(for the record, we saw all three – last two at the Riverview, I like their popcorn and the fact that I can have a nice big glass of red across the street beforehand. What can I say, I love to look at the costumes).

      Liked by 2 people

      1. you can have a nice big glass of red in the theater if you bring a screw top mason jar with you to the movie. those 5 dollar specials on pinot noir or a cab at trader joes are hard to beat.

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        1. chuck is intentionally ho hum. not offensive but never good (austrialian chardonay may have been the exception) but their 5 buck options are really nice. something with a moon in the name and there are enough to try to keep you going back to try a known liked one and two or three new trails for a long test period.
          i dont know why i feel differently about trader joes than i do about total wine but i hate total wine entering the market like wal mart and putting all the little guys out of business. but they sure do have wionderful selections on cheap wines and booze inn general (cigars too for that matter) maso jar and a bucket of popcorn … we should have mike pengra search the archives and see if theres something there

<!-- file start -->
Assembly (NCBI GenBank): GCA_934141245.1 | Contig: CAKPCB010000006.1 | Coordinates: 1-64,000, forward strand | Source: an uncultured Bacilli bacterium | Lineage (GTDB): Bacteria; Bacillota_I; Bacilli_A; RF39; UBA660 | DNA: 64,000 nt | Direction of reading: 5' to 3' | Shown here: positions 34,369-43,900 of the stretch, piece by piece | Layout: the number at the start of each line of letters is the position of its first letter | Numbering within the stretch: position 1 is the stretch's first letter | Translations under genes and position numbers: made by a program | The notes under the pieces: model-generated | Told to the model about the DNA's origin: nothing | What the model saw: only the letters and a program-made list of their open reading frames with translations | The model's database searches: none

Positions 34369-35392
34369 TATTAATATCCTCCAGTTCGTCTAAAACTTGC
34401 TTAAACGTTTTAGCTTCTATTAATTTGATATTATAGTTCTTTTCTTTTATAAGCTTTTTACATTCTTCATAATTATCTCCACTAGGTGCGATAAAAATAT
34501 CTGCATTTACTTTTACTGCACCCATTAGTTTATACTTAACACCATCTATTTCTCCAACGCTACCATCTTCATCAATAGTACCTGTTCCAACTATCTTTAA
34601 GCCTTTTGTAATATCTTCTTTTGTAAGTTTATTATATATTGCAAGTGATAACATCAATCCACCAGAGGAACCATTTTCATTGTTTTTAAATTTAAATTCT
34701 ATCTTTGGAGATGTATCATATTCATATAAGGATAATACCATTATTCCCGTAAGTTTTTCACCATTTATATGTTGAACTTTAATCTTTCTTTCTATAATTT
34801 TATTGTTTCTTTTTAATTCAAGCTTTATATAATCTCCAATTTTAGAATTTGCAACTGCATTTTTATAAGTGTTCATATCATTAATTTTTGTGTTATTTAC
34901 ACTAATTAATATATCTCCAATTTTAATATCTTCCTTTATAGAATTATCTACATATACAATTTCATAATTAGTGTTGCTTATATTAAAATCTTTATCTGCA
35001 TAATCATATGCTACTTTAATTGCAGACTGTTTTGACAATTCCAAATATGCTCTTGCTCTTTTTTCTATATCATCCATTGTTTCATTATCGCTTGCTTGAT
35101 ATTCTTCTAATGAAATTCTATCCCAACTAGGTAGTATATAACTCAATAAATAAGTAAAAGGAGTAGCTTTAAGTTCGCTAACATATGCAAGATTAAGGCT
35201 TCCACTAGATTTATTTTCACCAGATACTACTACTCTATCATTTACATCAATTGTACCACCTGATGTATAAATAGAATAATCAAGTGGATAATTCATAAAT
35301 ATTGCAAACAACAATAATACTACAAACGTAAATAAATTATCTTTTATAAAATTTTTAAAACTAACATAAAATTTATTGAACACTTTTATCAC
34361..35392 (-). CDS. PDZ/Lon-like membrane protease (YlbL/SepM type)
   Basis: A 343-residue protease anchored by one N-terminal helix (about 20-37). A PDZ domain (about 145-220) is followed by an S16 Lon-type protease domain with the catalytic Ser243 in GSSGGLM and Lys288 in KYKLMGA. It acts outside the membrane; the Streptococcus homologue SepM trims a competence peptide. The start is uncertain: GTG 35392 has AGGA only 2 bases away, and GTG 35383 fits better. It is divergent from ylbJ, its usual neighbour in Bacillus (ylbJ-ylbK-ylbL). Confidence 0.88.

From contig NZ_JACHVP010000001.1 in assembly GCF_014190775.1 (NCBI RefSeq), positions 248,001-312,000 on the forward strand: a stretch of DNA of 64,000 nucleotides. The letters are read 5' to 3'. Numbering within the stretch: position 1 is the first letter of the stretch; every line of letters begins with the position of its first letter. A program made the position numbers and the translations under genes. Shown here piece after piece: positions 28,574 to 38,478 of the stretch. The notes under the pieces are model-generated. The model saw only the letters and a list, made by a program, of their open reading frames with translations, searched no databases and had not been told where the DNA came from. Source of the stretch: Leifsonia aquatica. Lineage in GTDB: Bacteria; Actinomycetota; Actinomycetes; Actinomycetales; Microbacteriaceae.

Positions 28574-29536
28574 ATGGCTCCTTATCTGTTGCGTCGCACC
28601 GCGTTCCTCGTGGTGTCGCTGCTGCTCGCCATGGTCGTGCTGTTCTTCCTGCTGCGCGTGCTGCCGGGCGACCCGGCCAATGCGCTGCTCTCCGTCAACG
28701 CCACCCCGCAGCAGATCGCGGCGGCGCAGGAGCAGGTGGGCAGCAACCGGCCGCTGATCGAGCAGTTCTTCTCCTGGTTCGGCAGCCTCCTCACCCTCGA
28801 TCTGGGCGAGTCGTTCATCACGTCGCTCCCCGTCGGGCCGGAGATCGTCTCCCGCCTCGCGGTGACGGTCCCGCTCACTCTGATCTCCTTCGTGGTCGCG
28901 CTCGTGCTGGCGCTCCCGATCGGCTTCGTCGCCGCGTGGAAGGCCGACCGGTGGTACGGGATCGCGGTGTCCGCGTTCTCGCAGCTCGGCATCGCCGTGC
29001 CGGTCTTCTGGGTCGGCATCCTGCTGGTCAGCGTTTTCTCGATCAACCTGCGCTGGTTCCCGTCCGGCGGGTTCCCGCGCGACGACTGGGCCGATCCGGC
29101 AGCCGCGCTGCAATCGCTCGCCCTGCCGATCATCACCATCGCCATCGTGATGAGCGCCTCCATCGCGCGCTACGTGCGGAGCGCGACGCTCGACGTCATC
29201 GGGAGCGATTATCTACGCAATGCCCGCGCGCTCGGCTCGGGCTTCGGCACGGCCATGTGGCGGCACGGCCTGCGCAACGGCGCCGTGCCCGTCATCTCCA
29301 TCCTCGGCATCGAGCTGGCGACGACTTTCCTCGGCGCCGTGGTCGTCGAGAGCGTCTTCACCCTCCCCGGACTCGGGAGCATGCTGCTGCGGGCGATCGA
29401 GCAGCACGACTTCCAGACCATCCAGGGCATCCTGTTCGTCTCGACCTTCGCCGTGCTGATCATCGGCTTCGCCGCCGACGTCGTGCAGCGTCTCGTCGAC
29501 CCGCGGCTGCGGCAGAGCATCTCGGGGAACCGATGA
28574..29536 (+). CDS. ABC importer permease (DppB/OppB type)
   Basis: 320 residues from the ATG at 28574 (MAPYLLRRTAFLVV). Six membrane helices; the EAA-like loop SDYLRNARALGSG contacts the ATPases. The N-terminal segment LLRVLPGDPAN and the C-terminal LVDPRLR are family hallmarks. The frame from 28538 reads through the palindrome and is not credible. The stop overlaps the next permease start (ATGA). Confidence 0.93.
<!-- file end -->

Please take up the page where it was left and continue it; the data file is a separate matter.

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        2. Life is too short and I am too much of a lightweight for ho hum wine out of a mason jar.

          Part of the enjoyment for me is the stemmed glass.

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    2. I haven’t brought myself to see any of the new Hobbit movies. Something about the fact that they felt the need to make a whole movie about Smaug, when it took up about 4 pages in the book!

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  3. i tend to go with the group on not being big disaster followers. i dint like the posidian adventure. black sunday by kurt vonnegut was a decent book but not much of a movie. men in black, alien. jaws, back to the day the earth stood still, farenheit451, i got to see inside llewyn davis the other day. it was distressing enough to be considered a disaster movie. oh oh… what was the movie where one disaster after another happened with time in the title.after hours a martin scoursese film is a wonderful disaster film. a favorite.